Second Circuit Clarifies That Statutory Maximum Takes the Place of the Guidelines Range in Remand of Child Pornography Sentence
In United States v. Bennett, 15-0024-cr (October 6, 2016, amended October 7, 2016) (Walker, Calabresi, Hall), the Court remanded for resentencing to make clear that under U.S.S.G. § 5G1.1(a), where the statutory maximum falls below what would otherwise be the Guidelines range, the statutory maximum becomes the Guidelines sentence.
If It Looks Like a Bomb, and Explodes Like a Bomb . . . : The Court Finds Model Pipe Bomb Is a Destructive Device
Is a pipe bomb that exploded a “destructive device”? Though it may seem like a trick question, in United States v. Sheehan, 15-2028-cr (Lynch, J., joined by Judges Winter and Wesley), issued September 23, 2016, the Court spends most of its 44-page decision grappling with whether a bomb built and planted by the defendant was an “explosive bomb” (or a “combination of parts” from an explosive bomb could readily be assembled) such that it qualifies as a destructive device under Section 924. The Government (and common sense) prevailed: the Court concluded that, indeed, this exploding bomb was an explosive bomb.
Disjunction, Disjunction, What’s Your Function? Despite Statutory “or,” Court Holds Same Conduct May Support Both Modification and Revocation of Supervised Release
At issue in the Court’s September 22, 2016 decision in United States v. Harris, No. 15-1774 (Raggi, J., joined by Judges Newman and Calabresi) is a clever defendant’s embrace of the disjunctive in Section 3583 in urging that the statute governing revocation of supervised release permits a violation of release conditions to serve as the basis to revoke “or” modify supervision – but not both.
The line that separates lawful tax shelters from unlawful ones is notoriously hazy, particularly at the margins. There is little question, however, that a transaction that serves no meaningful business purpose other than to reduce one’s tax liability will be treated as an illegitimate tax shelter.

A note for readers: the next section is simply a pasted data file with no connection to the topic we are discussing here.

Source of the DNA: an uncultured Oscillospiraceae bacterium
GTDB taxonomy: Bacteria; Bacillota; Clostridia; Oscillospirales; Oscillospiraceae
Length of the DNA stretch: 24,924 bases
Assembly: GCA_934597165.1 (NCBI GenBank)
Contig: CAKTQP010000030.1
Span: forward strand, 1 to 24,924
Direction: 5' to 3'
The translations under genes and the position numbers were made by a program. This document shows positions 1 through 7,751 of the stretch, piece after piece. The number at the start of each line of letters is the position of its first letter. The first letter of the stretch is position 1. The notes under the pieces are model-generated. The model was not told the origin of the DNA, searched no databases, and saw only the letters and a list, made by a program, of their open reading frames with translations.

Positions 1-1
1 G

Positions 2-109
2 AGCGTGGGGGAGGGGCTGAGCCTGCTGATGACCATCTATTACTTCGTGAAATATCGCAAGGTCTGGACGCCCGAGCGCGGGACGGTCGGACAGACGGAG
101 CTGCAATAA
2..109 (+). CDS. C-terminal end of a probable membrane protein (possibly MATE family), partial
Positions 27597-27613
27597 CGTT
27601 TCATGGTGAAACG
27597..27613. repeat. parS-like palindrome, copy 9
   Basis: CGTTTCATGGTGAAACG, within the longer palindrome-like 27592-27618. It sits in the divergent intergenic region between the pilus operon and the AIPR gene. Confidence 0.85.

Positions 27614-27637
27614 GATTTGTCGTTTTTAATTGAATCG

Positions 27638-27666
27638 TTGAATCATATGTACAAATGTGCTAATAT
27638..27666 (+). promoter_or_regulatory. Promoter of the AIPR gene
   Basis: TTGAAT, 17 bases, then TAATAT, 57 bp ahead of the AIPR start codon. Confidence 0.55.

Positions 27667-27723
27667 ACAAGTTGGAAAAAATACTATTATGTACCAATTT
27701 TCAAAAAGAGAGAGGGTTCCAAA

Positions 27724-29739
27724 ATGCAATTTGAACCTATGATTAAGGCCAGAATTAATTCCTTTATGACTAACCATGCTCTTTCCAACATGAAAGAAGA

In a summary order in United States v. Zea, No. 15-1531-cr, issued by the Court (Walker, J., Cabranes, J., Lohier, J.) on September 1, 2016, the Court affirmed a conviction for attempted provision of material support to a foreign terrorist organization. As in many recent cases, the Court considered an argument that a guilty plea should be undone because of deficiencies in the plea allocution. In this instance, the defendant identified three aspects of Rule 11 of the Federal Rules of Criminal Procedure with which the district court did not comply. The Court held that this was not reversible error under the applicable plain error standard because there was no “reasonable probability” that but for the error the defendant would not have entered the guilty plea.
Recently, in U.S. v. Hussain et al., No. 14-4425-cr, the Court (Calabresi, J., Lynch, J., Lohier, J.) reversed a district court’s denial of a motion to suppress a loaded gun found during a protective search of the defendant’s car. In so doing, the Court noted its doubt that the same set of facts would have given rise to a suspicion of dangerousness had the Jamaican-American defendant been of a different race, gender, or socio-economic background. This candid remark from the Court is in keeping with the social and political issues that have been raised more broadly about the need for fairness and the appearance of fairness in how our criminal laws are enforced.